Teen Marijuana Arrests in Colorado Disproportionately Affect Black Students

Teen Marijuana Arrests in Colorado Disproportionately Affect Black Students
Source: AP
Source: AP

The gap between marijuana-related arrests for minority and white Coloradan teens aged 10 to 17 years old has only widened since the state legalized the drug in 2014, a report by the Colorado Department of Public Safety, released in March, found. Marijuana has been legal in Colorado for over two years for adults 21 and older. 

The report found that from 2012 to 2014, the overall number of "juvenile marijuana arrests" in elementary and secondary schools increased by 34%. However, there's a racial disparity among those arrested: The rate for white students actually decreased by 8%, while the rate increased by 58% for blacks and 29% for Latinos.

Most of the offenses were related to possession, which resulted in a fine and drug education course rather than jail time, BuzzFeed reported.

The report also found that the schools with the smallest proportion of minority students had the lowest rates of suspending students who were caught with a marijuana offense. 

Each school and county has its own set of rules when it comes to dealing with juveniles and marijuana. For example, most of the arrests were done by "school resource officers" stationed on campus.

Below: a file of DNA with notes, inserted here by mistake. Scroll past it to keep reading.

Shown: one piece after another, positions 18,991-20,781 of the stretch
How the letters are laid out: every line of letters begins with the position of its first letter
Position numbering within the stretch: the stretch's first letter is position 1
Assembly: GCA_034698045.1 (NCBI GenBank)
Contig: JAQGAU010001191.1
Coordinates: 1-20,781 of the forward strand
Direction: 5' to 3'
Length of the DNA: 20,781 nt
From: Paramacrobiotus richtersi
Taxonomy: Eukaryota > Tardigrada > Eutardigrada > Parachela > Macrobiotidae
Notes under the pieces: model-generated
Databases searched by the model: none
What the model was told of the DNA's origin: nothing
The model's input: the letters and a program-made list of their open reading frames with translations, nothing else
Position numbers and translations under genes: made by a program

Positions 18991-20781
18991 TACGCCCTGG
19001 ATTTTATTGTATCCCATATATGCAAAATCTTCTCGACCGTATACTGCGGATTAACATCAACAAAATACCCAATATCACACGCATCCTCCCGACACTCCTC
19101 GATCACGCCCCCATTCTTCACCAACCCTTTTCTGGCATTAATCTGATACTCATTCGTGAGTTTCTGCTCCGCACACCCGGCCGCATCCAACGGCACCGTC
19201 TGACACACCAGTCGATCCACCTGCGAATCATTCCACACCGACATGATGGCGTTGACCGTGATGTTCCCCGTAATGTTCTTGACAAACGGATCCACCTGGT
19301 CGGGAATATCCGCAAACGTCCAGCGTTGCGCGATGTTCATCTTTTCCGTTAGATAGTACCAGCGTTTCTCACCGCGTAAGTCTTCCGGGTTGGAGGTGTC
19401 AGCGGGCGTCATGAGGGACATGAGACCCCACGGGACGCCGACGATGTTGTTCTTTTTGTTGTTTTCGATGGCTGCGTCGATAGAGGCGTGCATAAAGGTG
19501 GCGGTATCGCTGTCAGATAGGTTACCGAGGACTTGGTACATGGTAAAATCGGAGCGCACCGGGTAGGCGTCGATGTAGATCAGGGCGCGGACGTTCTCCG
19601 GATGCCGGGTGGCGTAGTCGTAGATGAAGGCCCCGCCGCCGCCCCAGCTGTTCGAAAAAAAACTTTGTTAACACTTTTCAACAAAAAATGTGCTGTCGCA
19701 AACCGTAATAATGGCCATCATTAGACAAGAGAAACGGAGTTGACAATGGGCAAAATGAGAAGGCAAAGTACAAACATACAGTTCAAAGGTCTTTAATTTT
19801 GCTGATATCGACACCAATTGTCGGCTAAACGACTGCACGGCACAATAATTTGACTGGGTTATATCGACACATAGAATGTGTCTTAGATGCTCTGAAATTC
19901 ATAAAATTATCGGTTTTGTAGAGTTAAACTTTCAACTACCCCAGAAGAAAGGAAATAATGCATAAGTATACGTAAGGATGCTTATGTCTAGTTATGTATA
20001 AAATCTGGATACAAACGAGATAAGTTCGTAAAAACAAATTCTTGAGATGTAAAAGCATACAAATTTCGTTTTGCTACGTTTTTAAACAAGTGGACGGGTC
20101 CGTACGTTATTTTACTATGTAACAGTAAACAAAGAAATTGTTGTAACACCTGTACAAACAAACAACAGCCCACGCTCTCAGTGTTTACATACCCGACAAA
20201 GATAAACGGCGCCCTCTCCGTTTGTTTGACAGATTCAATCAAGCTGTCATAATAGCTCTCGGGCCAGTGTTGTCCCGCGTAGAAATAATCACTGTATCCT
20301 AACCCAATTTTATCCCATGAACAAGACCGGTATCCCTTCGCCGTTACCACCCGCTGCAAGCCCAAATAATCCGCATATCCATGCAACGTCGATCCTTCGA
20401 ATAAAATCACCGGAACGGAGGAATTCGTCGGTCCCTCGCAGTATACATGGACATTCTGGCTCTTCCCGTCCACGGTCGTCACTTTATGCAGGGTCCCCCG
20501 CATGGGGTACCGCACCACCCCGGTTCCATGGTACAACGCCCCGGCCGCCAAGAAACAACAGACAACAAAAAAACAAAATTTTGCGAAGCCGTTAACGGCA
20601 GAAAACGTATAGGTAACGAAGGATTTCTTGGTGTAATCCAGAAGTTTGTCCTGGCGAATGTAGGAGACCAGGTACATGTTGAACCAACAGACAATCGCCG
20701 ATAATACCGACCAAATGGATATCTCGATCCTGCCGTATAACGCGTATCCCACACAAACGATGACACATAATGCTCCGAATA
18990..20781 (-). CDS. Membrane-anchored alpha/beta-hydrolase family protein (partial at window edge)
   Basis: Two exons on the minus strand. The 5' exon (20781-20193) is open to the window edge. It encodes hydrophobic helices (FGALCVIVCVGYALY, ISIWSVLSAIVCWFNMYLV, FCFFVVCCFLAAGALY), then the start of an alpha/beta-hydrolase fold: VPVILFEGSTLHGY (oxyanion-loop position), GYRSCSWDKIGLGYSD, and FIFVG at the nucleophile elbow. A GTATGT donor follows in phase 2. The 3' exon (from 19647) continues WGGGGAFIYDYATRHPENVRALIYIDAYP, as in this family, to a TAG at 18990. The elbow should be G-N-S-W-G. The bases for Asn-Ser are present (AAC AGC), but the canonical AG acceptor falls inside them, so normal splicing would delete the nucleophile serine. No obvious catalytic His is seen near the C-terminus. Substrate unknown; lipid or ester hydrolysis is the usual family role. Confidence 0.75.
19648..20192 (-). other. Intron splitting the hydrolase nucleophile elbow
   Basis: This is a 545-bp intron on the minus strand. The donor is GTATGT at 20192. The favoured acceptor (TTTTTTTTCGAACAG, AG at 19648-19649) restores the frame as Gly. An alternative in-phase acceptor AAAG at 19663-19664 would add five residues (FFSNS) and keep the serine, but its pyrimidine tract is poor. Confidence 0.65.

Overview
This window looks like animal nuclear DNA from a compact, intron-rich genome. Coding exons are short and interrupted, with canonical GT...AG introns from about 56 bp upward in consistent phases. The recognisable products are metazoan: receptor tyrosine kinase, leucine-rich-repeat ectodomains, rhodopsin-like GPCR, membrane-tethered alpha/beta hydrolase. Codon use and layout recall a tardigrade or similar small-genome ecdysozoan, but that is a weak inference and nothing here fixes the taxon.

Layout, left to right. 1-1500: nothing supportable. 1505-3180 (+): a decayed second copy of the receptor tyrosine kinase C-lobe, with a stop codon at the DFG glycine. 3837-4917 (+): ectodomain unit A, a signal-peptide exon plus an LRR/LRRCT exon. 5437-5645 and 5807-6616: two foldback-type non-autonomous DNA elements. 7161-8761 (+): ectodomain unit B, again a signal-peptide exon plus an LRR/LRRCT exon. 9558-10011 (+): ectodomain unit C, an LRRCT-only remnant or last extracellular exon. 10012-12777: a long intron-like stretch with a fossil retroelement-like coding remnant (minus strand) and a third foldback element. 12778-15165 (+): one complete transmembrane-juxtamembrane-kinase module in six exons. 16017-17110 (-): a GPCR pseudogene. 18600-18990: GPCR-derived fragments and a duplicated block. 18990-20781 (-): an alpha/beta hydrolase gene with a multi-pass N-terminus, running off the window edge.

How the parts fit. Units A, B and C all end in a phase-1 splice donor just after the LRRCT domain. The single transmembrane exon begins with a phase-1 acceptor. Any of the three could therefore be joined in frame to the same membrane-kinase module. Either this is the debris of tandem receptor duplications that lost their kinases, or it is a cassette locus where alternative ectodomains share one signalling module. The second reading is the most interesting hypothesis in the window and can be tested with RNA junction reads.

"All I can say is while it may seem disproportionate, those are the students we're catching with the drugs," Tustin Amole, the director of communications at Cherry Creek Schools, told BuzzFeed.

In 2013, a survey by the Colorado of Public Health and Environment found that 25.9% of black, 23.6% of Latino, and 17% of white high school students had used marijuana within 30 days of the survey's conduction, BuzzFeed reported. So while less white students reported using marijuana, these rates still fail to align with the rates of arrests. 

This discrepancy amongst youngsters echoes a larger one to that of the state — and also nation. In 2012, the number of black Coloradans arrested for marijuana crimes was just about double that of whites. By 2014, it was triple. 

Read more: A Major Problem With Colorado's Marijuana Economy Emerged After Weed Went Legal